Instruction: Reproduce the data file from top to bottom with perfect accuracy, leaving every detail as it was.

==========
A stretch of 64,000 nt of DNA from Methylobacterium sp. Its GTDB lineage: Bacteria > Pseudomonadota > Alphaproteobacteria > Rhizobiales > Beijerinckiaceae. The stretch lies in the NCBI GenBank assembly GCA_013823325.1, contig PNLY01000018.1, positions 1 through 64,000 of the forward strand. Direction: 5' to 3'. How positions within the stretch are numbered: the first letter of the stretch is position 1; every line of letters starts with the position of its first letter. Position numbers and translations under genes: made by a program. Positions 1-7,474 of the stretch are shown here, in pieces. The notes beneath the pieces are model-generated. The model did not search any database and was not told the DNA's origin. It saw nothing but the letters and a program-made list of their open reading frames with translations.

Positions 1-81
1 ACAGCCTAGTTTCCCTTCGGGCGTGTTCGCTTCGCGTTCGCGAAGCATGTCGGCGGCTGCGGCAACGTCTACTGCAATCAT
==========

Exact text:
A stretch of 64,000 nt of DNA from Methylobacterium sp. Its GTDB lineage: Bacteria > Pseudomonadota > Alphaproteobacteria > Rhizobiales > Beijerinckiaceae. The stretch lies in the NCBI GenBank assembly GCA_013823325.1, contig PNLY01000018.1, positions 1 through 64,000 of the forward strand. Direction: 5' to 3'. How positions within the stretch are numbered: the first letter of the stretch is position 1; every line of letters starts with the position of its first letter. Position numbers and translations under genes: made by a program. Positions 1-7,474 of the stretch are shown here, in pieces. The notes beneath the pieces are model-generated. The model did not search any database and was not told the DNA's origin. It saw nothing but the letters and a program-made list of their open reading frames with translations.

Positions 1-81
1 ACAGCCTAGTTTCCCTTCGGGCGTGTTCGCTTCGCGTTCGCGAAGCATGTCGGCGGCTGCGGCAACGTCTACTGCAATCAT